- Bombs (labeled "DDT") can be triggered with one shot, destroying all enemies and mushrooms within the blast radius. Whenever the mushrooms scroll down, a new bomb is added at the top of the screen. Up to four bombs can be in play at one time. The player scores points for shooting the bomb itself, and every enemy destroyed in the blast are worth three times the normal points.
All flowers and poisoned/partially destroyed mushrooms revert to normal, whole mushrooms and score points during the process when the player loses a life.
At regular intervals during the game, the player will enter a bonus level involving swarm of enemies (bees, dragonflies, etc.) instead of the usual millipede. Each enemy destroyed awards increasing points, up to a maximum of 1,000 points per enemy; this attack ends when either the entire swarm has passed or the player loses a life. Also, at intervals new mushrooms will grow on the field while others disappear, in a pattern similar to Conway's Game of Life.
Players can also choose at the start of the game whether to play at an advanced level, starting with a score that is a multiple of the number of points needed to earn an extra life (by default, 15,000). The gameplay is generally much more advanced than it would be had the player started with a score of 0 and worked their way up to that point level. The maximum advanced level allowed is a function of the preceding player's score, and games started at an advanced level where the player did not earn at least one extra life are not eligible for the high scoreboard.
Millipede was ported to the Atari 2600, Atari 8-bit family, Atari ST, and later the Nintendo Entertainment System. A version for the Family Computer was developed and published by HAL Laboratory, known as Milli-Pede: Kyodai Konchū no Gyakushū, later renamed to Millipede: Super Arcade Hit! for its 1988 US NES release.
A port for the Atari 5200, identical to the Atari 8-bit computer version, was ready in 1984, but was not published.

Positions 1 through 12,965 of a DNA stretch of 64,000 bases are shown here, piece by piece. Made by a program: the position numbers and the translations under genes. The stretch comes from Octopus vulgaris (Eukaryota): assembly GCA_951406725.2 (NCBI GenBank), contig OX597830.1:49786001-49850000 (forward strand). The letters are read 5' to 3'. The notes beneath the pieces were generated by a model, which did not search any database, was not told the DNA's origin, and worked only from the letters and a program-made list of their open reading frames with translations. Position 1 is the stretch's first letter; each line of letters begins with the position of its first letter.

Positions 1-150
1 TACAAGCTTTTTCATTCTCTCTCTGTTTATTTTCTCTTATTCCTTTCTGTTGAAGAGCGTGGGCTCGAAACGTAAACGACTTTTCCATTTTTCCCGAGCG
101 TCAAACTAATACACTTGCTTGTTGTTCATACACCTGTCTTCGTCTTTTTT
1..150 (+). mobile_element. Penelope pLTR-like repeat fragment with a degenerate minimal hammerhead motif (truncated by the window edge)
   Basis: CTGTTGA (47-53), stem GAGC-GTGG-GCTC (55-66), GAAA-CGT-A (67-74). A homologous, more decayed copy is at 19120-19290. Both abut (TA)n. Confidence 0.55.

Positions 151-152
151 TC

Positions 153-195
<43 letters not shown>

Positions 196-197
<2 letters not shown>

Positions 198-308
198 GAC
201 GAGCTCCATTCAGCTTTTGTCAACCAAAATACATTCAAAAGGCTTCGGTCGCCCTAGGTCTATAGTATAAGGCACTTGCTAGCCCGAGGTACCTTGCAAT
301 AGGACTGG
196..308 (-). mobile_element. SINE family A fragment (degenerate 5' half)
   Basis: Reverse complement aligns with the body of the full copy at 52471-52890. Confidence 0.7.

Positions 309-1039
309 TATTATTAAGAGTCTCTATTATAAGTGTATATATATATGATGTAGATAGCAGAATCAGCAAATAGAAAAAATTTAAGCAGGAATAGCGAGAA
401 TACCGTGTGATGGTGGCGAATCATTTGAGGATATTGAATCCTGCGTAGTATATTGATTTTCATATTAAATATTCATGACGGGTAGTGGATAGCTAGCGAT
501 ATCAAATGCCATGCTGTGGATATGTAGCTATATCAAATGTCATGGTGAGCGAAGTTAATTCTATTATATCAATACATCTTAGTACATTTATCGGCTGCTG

In 1995 Millipede was released together with Centipede on the Game Boy under the title Arcade Classic No. 2: Centipede / Millipede.
Both the arcade and Atari 2600 versions of the game were re-released as part of the 2005 Atari Anthology for the Xbox and PlayStation 2. It was also made available along with Centipede on the Xbox 360 via Xbox Live Arcade on May 2, 2007.
In 2018, it was included as one of the playable games in the Centipede At Home Arcade Cabinet produced by Arcade1up, and was sold at retailers including Walmart and Gamestop.
Donald Hayes, of New Hampshire, USA, scored a world record 10,627,331 points playing Millipede on December 26, 2004. Mr Hayes released a one and two DVD disc set documenting his high score. It was sold in limited quantities.
The highest Millipede score played under tournament settings is 495,126 points, also by Hayes.
In the default high-scores table of the arcade, the initials "FXL" and "ED" can be read. They refer to "Ed Logg" (designing and programming) and "Franz Lanzinger" (who helped a bit in designing and testing).
- Hague, James. "The Giant List of Classic Game Programmers".
- "Twin Galaxies' Marathon Millipede High Score Rankings". Archived from the original on 4 October 2008. Retrieved 27 December 2009.
- Retro Gamer issue 76, page 27 (Q&A)